Covid sees demand soar for Auckland soup kitchen

Source: 1News

Tuesday Night Community Kai is a volunteer-run group that cooks and supplies meals for Auckland’s homeless.

Volunteers preparing food for Tuesday Night Community Kai

By Hannah Filmer

Originally starting as a soup kitchen a year ago on Wellesley Street, 120-130 dinners are now served to visitors every Tuesday night.

Gracie Reily-Simmons, a volunteer, says this number has doubled since she joined at the start of the August lockdown.

“It’s surprising and quite sad to see the numbers have doubled from 60-70 people to 120-130 people. Up to 155 at times.”

‘Classic home-cooked Kiwi meals’ are served, which range from roasts to lasagne.

“It started as a soup kitchen, now we are serving meals, desserts and even juices and hot drinks afterwards.”

On how the food is funded, Reily-Simmons says they receive donations from the public and charities.

“We ask for a donation of food, money or time.

“Otherwise we have Bluebells and a couple of different butcheries that supply us with meat...or just people in Auckland themselves will donate cooked food to our community kitchen on Great North Road.”

The team meets there at 3pm every Tuesday to cook and prepare the food.

It is then transported to their Wellesley Street stall by 6 - 6.15pm.

The food is not the only thing on offer. The gathering of people provides a sense of belonging and social well-being for those whose support is low.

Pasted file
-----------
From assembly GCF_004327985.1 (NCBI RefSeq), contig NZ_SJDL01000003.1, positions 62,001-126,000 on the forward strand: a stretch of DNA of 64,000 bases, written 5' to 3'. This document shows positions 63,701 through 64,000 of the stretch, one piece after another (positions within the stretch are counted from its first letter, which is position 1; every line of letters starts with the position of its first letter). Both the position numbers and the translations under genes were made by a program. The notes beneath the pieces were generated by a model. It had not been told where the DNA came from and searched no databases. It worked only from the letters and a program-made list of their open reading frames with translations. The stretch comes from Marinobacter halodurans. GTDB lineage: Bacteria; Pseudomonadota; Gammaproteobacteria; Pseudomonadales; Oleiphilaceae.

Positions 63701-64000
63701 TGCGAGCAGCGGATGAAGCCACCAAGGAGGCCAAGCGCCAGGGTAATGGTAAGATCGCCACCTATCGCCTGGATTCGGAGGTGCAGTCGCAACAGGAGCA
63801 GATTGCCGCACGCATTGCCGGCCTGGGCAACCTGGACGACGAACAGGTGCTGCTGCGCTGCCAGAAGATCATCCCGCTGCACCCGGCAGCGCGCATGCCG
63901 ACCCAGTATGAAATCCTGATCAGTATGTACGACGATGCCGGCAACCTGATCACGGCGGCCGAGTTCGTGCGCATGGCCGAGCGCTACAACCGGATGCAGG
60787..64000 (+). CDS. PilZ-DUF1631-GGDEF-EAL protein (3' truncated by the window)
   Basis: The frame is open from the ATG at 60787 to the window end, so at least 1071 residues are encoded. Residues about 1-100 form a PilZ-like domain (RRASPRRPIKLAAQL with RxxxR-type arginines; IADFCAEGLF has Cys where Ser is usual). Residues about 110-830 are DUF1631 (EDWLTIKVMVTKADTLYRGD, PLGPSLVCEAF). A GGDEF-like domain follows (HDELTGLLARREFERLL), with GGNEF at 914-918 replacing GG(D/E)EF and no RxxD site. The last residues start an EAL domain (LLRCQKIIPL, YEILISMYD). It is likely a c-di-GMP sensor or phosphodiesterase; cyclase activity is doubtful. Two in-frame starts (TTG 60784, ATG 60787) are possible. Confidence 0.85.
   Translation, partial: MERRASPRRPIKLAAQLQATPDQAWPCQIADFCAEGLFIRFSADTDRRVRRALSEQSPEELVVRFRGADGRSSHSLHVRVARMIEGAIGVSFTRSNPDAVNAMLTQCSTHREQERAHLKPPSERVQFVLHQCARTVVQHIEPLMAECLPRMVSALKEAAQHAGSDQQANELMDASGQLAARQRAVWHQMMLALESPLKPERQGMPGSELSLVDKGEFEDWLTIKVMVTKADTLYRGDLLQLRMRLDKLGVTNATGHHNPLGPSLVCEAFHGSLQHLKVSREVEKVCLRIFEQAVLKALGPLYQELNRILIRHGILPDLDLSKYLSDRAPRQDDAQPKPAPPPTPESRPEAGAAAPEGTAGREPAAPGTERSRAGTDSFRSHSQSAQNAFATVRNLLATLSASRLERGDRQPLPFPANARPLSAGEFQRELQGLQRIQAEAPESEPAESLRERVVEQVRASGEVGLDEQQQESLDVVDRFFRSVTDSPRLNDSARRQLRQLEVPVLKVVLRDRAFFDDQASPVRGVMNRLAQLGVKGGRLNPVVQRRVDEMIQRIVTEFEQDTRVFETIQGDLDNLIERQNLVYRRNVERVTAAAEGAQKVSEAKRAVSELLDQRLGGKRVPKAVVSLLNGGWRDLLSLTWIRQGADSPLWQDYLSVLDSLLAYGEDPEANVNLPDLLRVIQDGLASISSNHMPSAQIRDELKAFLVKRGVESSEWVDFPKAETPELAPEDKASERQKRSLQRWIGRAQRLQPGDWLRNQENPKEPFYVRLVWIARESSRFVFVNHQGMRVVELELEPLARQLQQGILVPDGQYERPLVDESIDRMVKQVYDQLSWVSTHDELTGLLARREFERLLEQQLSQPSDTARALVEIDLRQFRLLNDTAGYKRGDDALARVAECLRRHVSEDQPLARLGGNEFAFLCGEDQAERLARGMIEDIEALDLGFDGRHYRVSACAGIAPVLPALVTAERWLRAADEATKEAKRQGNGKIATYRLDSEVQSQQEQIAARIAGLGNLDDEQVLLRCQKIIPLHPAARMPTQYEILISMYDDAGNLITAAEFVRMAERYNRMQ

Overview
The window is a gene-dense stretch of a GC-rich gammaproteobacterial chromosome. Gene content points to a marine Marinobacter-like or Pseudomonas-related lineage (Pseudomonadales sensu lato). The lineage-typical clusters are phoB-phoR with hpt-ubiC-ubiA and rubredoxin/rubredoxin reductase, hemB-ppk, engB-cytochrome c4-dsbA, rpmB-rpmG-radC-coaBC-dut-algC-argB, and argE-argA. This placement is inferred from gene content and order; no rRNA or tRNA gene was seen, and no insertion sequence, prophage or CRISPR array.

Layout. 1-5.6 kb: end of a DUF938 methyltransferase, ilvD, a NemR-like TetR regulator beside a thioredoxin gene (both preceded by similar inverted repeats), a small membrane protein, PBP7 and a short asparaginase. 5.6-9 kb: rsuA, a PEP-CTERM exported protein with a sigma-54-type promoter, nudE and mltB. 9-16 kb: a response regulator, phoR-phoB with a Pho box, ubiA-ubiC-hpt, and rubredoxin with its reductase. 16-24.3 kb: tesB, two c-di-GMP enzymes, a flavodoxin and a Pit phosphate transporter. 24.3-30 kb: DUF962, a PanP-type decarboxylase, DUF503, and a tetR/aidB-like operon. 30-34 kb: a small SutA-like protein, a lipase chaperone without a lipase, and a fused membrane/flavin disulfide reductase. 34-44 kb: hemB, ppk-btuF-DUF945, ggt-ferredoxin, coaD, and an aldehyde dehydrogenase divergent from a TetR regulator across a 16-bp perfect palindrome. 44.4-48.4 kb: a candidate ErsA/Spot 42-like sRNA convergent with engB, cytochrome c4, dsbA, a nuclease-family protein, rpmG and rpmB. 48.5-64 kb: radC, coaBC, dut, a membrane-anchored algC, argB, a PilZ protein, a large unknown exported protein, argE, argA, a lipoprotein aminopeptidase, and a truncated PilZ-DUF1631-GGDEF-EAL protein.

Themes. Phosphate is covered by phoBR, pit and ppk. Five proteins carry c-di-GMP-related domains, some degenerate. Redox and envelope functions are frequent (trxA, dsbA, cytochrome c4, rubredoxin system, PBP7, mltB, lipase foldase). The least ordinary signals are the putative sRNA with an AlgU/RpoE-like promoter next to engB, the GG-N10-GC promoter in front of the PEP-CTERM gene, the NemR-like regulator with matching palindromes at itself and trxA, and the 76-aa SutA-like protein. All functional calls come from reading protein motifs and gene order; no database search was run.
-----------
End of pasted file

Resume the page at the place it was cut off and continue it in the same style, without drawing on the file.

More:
Meals at Tuesday Night Community Kai

“Sometimes we find our visitors hanging around for a little bit, wanting some leftovers and a little bit of that social time as well.

“I think with the vulnerable people they’re missing out on their social time during Covid… and all the other services they would usually receive.”

She wants to point out that the group is abiding by all Covid restrictions, and has an exemption notice.

“We have different rules about food service. We have to make sure we hand the food out and visitors don’t take it, we are socially distanced.”

Police have been called a couple of times.

“People don’t understand that we’re an essential service and think people are gathering for no reason," she says.

According to Reily-Simmons, vaccination buses often come to the stall and remind visitors they can get vaccinated for free.

“Most of our visitors are already double vaccinated but it is cool to see the support available.”

Reily-Simmons says “although we are all vulnerable during lockdown, I think knowing there are people out there struggling more...made me want to get involved.”

This act of kindness not only warms stomachs but also hearts, Aucklanders showing their compassion for those less fortunate in such difficult times.